5 Everyday Networking Opportunities a Job-Seeker Can't Miss

Take advantage of informal occasions for making new contacts.

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Networking Dos and Don'ts for Weddings

Don't cross the aisle during the ceremony to meet a new business contact.

Do strike up a conversation with a table mate at the reception.

4. Beauty Salons. "The whole objective of networking is to get contacts beyond your usual group," Chopra says. "Your hairdresser has this huge network of people that you wouldn't normally have the opportunity to interact with." So the next time you're having your ends trimmed or your roots dyed, consider asking your cosmetologist if he or she has other clients that work in your field. There's usually a certain amount of trust between a stylist and regular clients, so your stylist probably wouldn't recommend you to or for someone unless he or she believed it could prove a fruitful relationship.

You should also break the ice with fellow clients you see during your salon visits. "Networking in an informal scenario [such as the hair salon] could probably create a lasting contact for you," says Crawford. "A person that you meet could help you now, or maybe could help you in the long run. Your objective is to meet new people as opposed to finding a new job. Go into social circumstances with an open mind."

Networking Dos and Don'ts for Beauty Salons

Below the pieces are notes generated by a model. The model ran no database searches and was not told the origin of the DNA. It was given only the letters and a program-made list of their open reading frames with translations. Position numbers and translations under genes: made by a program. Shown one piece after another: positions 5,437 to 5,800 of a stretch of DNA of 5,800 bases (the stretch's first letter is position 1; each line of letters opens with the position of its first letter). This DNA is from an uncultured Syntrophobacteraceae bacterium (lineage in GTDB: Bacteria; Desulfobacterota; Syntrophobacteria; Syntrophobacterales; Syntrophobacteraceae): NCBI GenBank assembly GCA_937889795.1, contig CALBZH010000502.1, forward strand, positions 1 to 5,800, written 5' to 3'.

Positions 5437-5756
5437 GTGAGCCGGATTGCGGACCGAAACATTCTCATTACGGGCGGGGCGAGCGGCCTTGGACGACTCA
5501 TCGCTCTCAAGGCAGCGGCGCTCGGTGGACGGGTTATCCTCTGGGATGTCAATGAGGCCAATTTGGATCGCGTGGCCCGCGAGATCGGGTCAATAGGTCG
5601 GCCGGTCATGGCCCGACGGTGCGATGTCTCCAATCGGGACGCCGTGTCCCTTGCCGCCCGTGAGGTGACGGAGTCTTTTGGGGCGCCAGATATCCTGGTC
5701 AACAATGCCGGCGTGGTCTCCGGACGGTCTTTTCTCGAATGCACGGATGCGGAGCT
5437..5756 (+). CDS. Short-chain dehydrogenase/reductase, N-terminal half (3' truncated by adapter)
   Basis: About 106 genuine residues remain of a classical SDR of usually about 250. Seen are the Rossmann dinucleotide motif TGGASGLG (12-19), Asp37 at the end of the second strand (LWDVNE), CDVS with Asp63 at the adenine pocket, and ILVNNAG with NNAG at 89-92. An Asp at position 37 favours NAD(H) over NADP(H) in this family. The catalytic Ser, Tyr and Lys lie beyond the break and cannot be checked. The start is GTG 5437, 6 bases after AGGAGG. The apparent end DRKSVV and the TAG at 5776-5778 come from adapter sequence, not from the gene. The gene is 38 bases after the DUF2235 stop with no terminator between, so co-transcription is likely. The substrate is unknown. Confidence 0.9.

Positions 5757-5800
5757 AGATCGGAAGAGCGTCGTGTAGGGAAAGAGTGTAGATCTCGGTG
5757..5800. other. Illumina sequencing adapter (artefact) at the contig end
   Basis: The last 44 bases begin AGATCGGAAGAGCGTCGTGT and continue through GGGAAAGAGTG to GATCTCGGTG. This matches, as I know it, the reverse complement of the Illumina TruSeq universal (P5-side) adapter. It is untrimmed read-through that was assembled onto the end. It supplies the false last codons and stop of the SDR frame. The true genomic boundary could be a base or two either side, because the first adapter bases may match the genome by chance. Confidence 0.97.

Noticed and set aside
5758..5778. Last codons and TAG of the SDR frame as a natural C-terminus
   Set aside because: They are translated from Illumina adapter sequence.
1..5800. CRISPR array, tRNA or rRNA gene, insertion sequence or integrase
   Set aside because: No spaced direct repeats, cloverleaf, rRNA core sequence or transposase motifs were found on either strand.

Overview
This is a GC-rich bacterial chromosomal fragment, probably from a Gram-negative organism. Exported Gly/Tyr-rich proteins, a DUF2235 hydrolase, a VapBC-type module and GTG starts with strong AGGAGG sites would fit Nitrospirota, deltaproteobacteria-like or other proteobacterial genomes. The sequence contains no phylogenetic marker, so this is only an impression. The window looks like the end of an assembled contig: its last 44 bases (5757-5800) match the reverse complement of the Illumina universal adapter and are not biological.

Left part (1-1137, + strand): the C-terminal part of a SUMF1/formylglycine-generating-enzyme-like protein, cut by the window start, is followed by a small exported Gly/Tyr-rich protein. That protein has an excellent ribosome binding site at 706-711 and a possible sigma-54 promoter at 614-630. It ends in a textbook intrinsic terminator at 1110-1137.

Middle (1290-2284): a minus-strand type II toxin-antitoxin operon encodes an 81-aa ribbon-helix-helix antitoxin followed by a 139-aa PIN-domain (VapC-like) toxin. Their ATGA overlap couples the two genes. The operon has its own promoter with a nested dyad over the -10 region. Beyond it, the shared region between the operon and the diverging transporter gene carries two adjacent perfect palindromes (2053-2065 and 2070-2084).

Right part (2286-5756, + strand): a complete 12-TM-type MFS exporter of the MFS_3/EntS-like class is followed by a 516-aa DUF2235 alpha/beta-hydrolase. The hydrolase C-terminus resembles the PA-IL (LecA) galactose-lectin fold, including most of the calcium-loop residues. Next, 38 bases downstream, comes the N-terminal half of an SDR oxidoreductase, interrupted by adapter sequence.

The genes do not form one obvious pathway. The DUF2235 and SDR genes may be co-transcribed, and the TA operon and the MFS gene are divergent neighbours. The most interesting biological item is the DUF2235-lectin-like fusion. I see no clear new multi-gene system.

Don't assault a potential associate while he or she is under the dryer.

Do ask your stylist if he or she would be willing to take one of your business cards.

5. Places of Worship. The bonus to networking with people at a place of worship is that you probably share a certain level of trust (similar to your familiars at the hair salon). But you don't want to exploit that trust by opportunistically soliciting career advice during services. So what are some ways to make sure you stay on propriety's right side? Most importantly, leave the shop-talk for before and after. Chopra has two additional rules: "One is, never ask someone to do anything for you that they can't do by opening their mouth," she says. "If you're asking them to call someone for you, or research someone for you, then you're putting the burden of a job search on their shoulders."

"Rule no. 2 is don't make them do your thinking," Chopra continues. "You shouldn't be asking them to help you form a career path, or give you ideas. Do your own thinking ahead of time. Know what questions you're struggling with and ask them, but don't ask them to do it for you."

Networking Dos and Don'ts for Places of Worship

Don't disrupt the service with your job-hunting chatter.

Do form friendships with people in the congregation who have similar career aspirations.

Rules on Following Up. Finding the appropriate segue to follow up with a new associate might seem unnatural during one of these events. After all, a wedding isn't a job fair. Experts recommend taking these three steps if you want to maintain contact:

1. Ask permission. Directly state your interest in speaking further. "Make sure you get their contact information. You can't leave it in their hands," Crawford says. "Say something like, 'It was great talking to you, and I'd like the chance to follow up later. Would that be OK?' That lays the ground rules and lets them decide if and how they'd like to have contact with you."

2. Use email as your default contact. If your new associate doesn't state a preferred method for communication, go with email first. "At this point in your relationship, you should say what you need to in writing," Chopra says. "When you send your email, be clear on where you met, reiterate that it was a lovely conversation you had, and once again ask for more of their time."

3. Follow up quickly. "It's good to follow up in a couple of days after meeting someone new," Stevens says. "If you meet someone one weekend and then let several other weekends pass by, then you've allowed their focus to go elsewhere."